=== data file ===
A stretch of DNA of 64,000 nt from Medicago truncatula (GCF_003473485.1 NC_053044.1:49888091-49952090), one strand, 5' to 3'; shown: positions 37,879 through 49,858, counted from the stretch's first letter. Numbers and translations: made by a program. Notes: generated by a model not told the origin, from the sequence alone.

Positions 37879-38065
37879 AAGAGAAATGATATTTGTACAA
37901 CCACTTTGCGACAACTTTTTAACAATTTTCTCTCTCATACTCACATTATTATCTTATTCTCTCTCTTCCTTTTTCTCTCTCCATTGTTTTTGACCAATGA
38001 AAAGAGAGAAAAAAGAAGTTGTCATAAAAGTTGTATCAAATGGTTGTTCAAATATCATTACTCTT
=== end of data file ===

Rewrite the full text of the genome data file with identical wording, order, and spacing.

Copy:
A stretch of DNA of 64,000 nt from Medicago truncatula (GCF_003473485.1 NC_053044.1:49888091-49952090), one strand, 5' to 3'; shown: positions 37,879 through 49,858, counted from the stretch's first letter. Numbers and translations: made by a program. Notes: generated by a model not told the origin, from the sequence alone.

Positions 37879-38065
37879 AAGAGAAATGATATTTGTACAA
37901 CCACTTTGCGACAACTTTTTAACAATTTTCTCTCTCATACTCACATTATTATCTTATTCTCTCTCTTCCTTTTTCTCTCTCCATTGTTTTTGACCAATGA
38001 AAAGAGAGAAAAAAGAAGTTGTCATAAAAGTTGTATCAAATGGTTGTTCAAATATCATTACTCTT